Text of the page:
What Re-Envisioning Japan has in common with Wall-E (2.17.16)

There is a thought-provoking article in a yesterday’s (Feb. 16, 2016) issue of the Japan Times about Takashi Murakami, the artist behind the Superflat movement (this is how it is often referred to, but it is more like a style, a concept of or approach to art). More precisely, the article is about his collection of things, and his unconventional ideas, as a collector, about connoisseurship in collecting (the author of the article, John L. Tran, likens Murakami’s sensibility as a collector to that of Wall-E). I identify with Murakami’s perspective, outlined in an excerpt from the article below.  From the start, this Re-Envisioning Japan project has never been about superlative or canonical collecting, but rather an attempt to tap into a cultural and social zeitgeist through meanings embodied by things. I have never thought of this project as an exercise in questioning what determines art, but it is definitely about questioning the arbitrary nature of determining cultural value. Here is the excerpt:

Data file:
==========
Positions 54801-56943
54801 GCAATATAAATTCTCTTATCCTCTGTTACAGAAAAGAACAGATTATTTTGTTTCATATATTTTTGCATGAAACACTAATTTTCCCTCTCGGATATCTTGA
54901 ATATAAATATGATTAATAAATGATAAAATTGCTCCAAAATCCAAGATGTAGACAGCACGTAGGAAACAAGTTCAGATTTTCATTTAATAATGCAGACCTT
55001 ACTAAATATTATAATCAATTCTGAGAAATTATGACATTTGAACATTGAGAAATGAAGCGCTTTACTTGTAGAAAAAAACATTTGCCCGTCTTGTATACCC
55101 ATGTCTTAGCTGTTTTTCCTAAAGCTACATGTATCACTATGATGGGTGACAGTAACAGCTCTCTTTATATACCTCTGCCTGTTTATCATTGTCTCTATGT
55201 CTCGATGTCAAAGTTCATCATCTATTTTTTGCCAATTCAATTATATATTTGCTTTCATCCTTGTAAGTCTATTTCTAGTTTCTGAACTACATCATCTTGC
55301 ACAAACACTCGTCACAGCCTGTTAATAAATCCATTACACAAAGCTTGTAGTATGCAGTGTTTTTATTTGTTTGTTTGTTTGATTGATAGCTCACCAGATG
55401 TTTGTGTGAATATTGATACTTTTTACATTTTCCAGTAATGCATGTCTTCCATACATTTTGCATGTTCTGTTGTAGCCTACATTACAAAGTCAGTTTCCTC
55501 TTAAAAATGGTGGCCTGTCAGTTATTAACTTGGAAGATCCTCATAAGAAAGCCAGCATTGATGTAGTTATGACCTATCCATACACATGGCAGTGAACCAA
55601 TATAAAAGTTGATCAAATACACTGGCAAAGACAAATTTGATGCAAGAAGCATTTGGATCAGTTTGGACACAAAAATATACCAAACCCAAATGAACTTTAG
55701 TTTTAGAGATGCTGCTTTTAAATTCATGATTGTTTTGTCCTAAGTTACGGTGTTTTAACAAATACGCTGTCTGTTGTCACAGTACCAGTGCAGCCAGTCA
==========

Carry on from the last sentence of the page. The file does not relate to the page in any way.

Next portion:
[Murakami’s] “connoisseurship” is not based on buying up canonical pieces, but more akin to the wanderings of Wall-E, picking through the artefacts of modern life, hoping that if enough data is amassed it may be possible to better understand the human condition. . . .The stated purpose of the show is to bring up big issues; “What is art?,” “How is the value of art determined?” and “What is a collection?

. . .in the hope of taking a short cut through the unresolved issues of postmodernism and the ruins of high culture’s ivory tower, I ask, “What is not art?”

Murakami replies with a parable: “There is a very strange guy, Sakata-san, who runs an antique shop in the Mejiro district. When I say ‘strange,’ I mean he’s a genius, because he finds new meaning and new beauty (in things). In the last 100 years the Japanese idea of beauty comes from rich people, like, for example, Muneyoshi Yanagi who founded the mingei (folk art) movement: He found Korean craft objects and chose — this is good, this is not good.

“Sakata san, he comes from the left-wing, he’s not rich, a kind of activist. So he’d be walking along the road, see a good stone and pick it up, put it in the store for a $100. It’s a new kind of lifestyle; he found from the garbage new beauty in the cheapest things.”

So, the answer to the question “What is not art?,” I ask, is not thinking, not processing?

“That’s it,” says Murakami.”